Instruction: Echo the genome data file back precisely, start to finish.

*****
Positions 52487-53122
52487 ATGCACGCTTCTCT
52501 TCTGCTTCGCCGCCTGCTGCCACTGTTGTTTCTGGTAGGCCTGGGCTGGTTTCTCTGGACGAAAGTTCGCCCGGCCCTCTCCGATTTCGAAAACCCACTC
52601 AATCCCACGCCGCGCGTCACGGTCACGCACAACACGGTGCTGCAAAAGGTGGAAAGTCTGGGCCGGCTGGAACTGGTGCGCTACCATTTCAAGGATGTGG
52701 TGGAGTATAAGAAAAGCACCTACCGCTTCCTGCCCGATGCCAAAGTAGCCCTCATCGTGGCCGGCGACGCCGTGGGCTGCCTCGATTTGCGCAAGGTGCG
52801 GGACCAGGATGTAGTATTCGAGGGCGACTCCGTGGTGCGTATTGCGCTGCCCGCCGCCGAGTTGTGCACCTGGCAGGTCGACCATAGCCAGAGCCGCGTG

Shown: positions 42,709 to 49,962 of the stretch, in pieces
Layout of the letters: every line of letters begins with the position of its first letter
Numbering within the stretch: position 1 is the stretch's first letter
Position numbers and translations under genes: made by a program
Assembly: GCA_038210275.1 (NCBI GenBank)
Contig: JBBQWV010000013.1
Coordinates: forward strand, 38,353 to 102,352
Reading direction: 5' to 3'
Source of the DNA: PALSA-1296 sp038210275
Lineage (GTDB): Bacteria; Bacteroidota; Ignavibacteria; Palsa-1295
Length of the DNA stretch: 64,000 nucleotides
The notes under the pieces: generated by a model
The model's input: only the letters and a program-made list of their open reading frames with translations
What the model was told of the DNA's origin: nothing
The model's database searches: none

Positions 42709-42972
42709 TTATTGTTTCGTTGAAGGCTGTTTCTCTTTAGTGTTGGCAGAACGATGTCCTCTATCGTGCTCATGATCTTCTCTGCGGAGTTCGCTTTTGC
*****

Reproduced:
Positions 52487-53122
52487 ATGCACGCTTCTCT
52501 TCTGCTTCGCCGCCTGCTGCCACTGTTGTTTCTGGTAGGCCTGGGCTGGTTTCTCTGGACGAAAGTTCGCCCGGCCCTCTCCGATTTCGAAAACCCACTC
52601 AATCCCACGCCGCGCGTCACGGTCACGCACAACACGGTGCTGCAAAAGGTGGAAAGTCTGGGCCGGCTGGAACTGGTGCGCTACCATTTCAAGGATGTGG
52701 TGGAGTATAAGAAAAGCACCTACCGCTTCCTGCCCGATGCCAAAGTAGCCCTCATCGTGGCCGGCGACGCCGTGGGCTGCCTCGATTTGCGCAAGGTGCG
52801 GGACCAGGATGTAGTATTCGAGGGCGACTCCGTGGTGCGTATTGCGCTGCCCGCCGCCGAGTTGTGCACCTGGCAGGTCGACCATAGCCAGAGCCGCGTG

Shown: positions 42,709 to 49,962 of the stretch, in pieces
Layout of the letters: every line of letters begins with the position of its first letter
Numbering within the stretch: position 1 is the stretch's first letter
Position numbers and translations under genes: made by a program
Assembly: GCA_038210275.1 (NCBI GenBank)
Contig: JBBQWV010000013.1
Coordinates: forward strand, 38,353 to 102,352
Reading direction: 5' to 3'
Source of the DNA: PALSA-1296 sp038210275
Lineage (GTDB): Bacteria; Bacteroidota; Ignavibacteria; Palsa-1295
Length of the DNA stretch: 64,000 nucleotides
The notes under the pieces: generated by a model
The model's input: only the letters and a program-made list of their open reading frames with translations
What the model was told of the DNA's origin: nothing
The model's database searches: none

Positions 42709-42972
42709 TTATTGTTTCGTTGAAGGCTGTTTCTCTTTAGTGTTGGCAGAACGATGTCCTCTATCGTGCTCATGATCTTCTCTGCGGAGTTCGCTTTTGC